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Damon Talbott
Graduate Studies
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Travel funding enables graduate student research at KU

Tue, 02/05/2019

LAWRENCE — Through the Graduate Scholarly Presentation Travel Fund, graduate students on the KU Lawrence and Edwards campuses presented their research at professional conferences and events across North America, the Caribbean, Europe, Asia, Australia and the Pacific Islands.

In the 2018-2019 academic year, 180 graduate students each received $500 in financial support, a total of $90,000 in funding. Student Senate, the Office of the Provost and Office of Research provided funding for these awards, and the Office of Graduate Studies facilitated the awarding of these funds. Of the 70 graduate programs on the Lawrence and Edwards campuses, graduate students from 48 different programs received an award.

Part of the research process is sharing results with other researchers to discuss, improve and expose others to discoveries. This process requires traveling to conferences and events organized by societies of professional researchers. The costs of travel, lodging and accommodations are significant, and graduate students need help paying the cost.

“Doing groundbreaking research can only be classified as a success if the results are shared with the world. A vital skill developed in graduate school is the ability to communicate one’s research, both in written and spoken formats. There are plenty of opportunities on campus to rehearse speaking about one’s research, but these are only practice runs for the higher-stakes arena of a knowledgeable audience of professional peers,” said Audrey Lamb, interim dean of graduate studies. “The Graduate Scholarly Presentation Travel Fund provides students with the opportunity to hone their skills in formal presentation in an environment full of experts drawn from around the world. Importantly, at these conferences, our students meet potential future employers and develop long-term professional relationships. These presentations elevate KU as our graduate students are our best ambassadors when they share the exciting research they conduct.”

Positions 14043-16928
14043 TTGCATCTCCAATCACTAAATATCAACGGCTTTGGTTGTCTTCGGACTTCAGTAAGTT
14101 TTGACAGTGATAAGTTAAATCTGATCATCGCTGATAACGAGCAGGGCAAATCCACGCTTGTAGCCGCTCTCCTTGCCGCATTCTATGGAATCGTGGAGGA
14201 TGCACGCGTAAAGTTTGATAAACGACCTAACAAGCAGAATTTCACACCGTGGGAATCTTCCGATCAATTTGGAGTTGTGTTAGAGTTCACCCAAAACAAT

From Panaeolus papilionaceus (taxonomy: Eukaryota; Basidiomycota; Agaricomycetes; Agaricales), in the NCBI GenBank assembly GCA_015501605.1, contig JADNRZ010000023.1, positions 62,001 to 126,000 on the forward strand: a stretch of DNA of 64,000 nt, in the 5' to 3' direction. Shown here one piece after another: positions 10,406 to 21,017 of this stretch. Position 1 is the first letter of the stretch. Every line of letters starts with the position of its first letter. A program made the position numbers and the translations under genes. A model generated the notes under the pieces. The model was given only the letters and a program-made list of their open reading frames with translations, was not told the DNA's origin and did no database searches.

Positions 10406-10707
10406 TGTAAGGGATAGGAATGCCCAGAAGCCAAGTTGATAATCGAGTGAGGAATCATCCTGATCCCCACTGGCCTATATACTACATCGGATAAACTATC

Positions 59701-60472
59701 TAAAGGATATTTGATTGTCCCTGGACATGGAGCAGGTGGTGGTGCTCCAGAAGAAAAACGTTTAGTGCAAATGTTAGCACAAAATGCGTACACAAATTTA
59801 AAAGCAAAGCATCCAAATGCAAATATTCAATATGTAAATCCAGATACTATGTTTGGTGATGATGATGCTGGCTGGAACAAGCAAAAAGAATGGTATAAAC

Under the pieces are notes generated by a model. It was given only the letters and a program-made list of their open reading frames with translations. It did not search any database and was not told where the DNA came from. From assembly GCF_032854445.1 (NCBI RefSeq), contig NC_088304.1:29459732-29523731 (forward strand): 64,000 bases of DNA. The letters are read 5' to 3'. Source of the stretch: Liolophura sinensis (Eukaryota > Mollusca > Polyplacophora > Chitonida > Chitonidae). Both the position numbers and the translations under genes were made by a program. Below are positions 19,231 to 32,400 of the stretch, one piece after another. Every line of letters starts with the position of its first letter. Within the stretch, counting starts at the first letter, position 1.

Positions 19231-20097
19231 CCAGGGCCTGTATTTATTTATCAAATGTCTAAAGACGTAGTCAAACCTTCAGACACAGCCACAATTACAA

KU graduate students used their funding to present to fellow professional researchers around the globe. For example, ecology & evolutionary biology graduate students attended a range of conferences, including the American Geophysical Union in Washington, D.C.; the Society for Integrative and Comparative Biology in Tampa, Florida; the International Biogeography Society in Malaga, Spain, and the Society for Molecular Biology & Evolution in Yokohama, Japan.

“Presenting research results at a national or international conference is a crucial step for the development of KU graduate students as researchers and leaders in their field. The chance to demonstrate their expertise to their professional community and receive feedback ensures that the student’s work remains high impact and that the student develops a strong professional network to leverage into expanded research opportunities and potential post-graduate careers,” said Pamela Johnson, master's student in the bioengineering program and graduate affairs director in the Student Senate. “When KU supports this global view of research for its students and provides the necessary funding to send them to these conferences, it is making an active investment in positioning the university as a top research institution. As such, I am grateful for the support the Graduate Scholarly Presentation Fund has received from the Student Senate in the past and am hopeful that they will continue and expand that support for this critical program.”

To learn more about the Graduate Scholarly Presentation Travel Fund, visit the Funding section of the Office of Graduate Studies website.



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